A RARE letter from the West Country superstar who inspired one of the greatest horror characters of all time is coming up for sale.
The document was penned by Dracula author Bram Stoker and signed by his employer, the renowned Victorian actor Sir Henry Irving.
Irving was born John Henry Brodribb in Keinton Mandeville, Somerset, in 1838 and brought up by an aunt in Halsetown in Cornwall, where he competed in a recitation contest at the local Methodist Chapel.
He went on to become a superstar of the Victorian stage.
The letter, penned by Stoker in 1902 and thanking a donor for giving money to an actors’ charity, goes on sale at Chippenham Auction Rooms next month.
Stoker was Irving’s assistant and business manager, and is said by many experts to have based the character of Dracula in part on Irving, a tall, imposing man with dark hair.
Abraham ‘Bram’ Stoker began writing Dracula in the early 1890s. The book was published in 1897 and while a success in Britain, did not become a world-famous phenomenon until Hollywood filmed the novel in 1931.
Richard Edmonds, principal auctioneer at Chippenham Auction Rooms, said: “This letter is a fascinating footnote in the history of Dracula. Bram Stoker was very close to Henry Irving and looked after his business affairs, including writing letters for Irving to sign.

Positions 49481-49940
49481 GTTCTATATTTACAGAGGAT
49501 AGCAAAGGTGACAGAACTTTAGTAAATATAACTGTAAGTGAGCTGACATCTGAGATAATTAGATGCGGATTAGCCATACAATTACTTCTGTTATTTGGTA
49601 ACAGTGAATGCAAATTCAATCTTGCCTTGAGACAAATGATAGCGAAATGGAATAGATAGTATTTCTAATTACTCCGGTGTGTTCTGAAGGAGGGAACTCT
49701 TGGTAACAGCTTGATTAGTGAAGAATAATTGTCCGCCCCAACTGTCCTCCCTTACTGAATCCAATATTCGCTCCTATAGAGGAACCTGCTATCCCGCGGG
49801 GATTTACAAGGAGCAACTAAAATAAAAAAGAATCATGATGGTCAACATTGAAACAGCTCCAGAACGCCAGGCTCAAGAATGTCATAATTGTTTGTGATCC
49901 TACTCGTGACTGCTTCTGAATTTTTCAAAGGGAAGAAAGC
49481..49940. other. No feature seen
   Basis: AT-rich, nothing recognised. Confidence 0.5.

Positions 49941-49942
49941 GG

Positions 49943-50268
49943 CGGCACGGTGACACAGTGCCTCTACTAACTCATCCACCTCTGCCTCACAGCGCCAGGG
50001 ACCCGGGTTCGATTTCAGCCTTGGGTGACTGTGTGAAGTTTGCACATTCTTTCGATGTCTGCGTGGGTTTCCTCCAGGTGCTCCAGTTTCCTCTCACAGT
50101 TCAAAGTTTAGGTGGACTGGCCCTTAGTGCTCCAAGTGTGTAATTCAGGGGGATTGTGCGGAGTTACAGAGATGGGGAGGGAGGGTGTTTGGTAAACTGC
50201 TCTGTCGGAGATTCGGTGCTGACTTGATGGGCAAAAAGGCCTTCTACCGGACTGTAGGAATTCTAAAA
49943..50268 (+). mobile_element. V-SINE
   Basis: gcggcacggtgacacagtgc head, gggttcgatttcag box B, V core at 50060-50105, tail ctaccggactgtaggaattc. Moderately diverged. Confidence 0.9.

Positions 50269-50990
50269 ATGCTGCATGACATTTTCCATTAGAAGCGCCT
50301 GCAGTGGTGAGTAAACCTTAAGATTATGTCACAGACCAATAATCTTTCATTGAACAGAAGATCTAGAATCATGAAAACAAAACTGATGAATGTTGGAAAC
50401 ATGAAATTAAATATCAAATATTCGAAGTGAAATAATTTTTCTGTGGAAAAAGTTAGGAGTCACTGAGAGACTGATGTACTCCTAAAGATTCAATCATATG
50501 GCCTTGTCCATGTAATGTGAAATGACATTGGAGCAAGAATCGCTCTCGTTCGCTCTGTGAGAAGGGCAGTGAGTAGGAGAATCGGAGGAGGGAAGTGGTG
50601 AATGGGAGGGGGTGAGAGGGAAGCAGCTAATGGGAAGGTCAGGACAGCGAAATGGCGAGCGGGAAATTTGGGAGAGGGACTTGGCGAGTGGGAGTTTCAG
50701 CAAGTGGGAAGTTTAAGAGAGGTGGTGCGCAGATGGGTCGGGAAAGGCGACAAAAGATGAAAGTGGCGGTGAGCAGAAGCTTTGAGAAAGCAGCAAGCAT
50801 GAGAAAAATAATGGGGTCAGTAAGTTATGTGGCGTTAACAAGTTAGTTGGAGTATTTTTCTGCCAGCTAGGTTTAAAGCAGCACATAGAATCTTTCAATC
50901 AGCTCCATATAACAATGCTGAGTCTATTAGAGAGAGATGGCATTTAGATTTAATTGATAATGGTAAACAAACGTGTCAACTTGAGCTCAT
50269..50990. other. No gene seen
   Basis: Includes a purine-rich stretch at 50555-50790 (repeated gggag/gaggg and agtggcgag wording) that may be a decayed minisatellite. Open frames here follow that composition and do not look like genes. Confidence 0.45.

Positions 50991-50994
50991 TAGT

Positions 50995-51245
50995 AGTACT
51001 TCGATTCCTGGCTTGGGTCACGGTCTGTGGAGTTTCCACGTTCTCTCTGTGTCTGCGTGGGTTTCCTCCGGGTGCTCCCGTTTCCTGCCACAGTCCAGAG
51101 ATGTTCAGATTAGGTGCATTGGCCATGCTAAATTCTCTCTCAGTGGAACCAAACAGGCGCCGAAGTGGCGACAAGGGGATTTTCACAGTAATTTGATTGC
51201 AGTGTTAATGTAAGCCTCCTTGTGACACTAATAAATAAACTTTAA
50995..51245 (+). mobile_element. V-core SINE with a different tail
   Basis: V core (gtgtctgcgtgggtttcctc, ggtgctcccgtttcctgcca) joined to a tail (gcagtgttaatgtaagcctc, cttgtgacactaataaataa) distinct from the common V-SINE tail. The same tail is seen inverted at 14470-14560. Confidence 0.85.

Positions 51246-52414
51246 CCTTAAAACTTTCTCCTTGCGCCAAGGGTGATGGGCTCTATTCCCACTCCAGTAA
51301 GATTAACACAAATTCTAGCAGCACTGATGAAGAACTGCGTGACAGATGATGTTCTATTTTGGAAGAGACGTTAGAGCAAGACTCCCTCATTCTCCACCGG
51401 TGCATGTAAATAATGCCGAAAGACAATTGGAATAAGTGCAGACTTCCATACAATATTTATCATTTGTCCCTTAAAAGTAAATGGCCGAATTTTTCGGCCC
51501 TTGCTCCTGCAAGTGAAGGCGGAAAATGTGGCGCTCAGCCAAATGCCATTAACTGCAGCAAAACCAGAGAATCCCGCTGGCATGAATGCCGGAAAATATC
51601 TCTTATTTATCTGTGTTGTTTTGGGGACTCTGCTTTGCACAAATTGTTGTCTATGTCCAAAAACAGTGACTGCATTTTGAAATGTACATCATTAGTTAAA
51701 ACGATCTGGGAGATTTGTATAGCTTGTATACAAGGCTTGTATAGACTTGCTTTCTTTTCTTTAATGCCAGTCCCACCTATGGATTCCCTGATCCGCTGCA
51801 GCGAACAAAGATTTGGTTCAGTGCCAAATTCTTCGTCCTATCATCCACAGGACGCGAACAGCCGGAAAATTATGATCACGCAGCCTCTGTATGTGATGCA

“This letter was drafted in Stoker’s handwriting five years after Dracula was published but Stoker had not earned enough money to give up his day job. He was still working for the actor who inspired the novel and one of literature’s darkest and most enduring characters.”
Henry Irving died three years later in 1905, collapsing after a performance, while Stoker died in 1912, 19 years before Dracula reached a global audience in the shape of Hollywood actor Bela Lugosi.
The Stoker-Irving letter is part of a collection of 50 letters and diaries, mainly from the Victorian era. Other highlights include a letter written in 1854 by Devon-born Charles Kingsley, author of The Water Babies, after one of whose books Westward Ho! in North Devon is named.
The letters are being sold by a private collector at Chippenham Auction Rooms on Friday, March 2. It will be available for public viewing on March 1 (www.chippenhamauctionrooms.co.uk).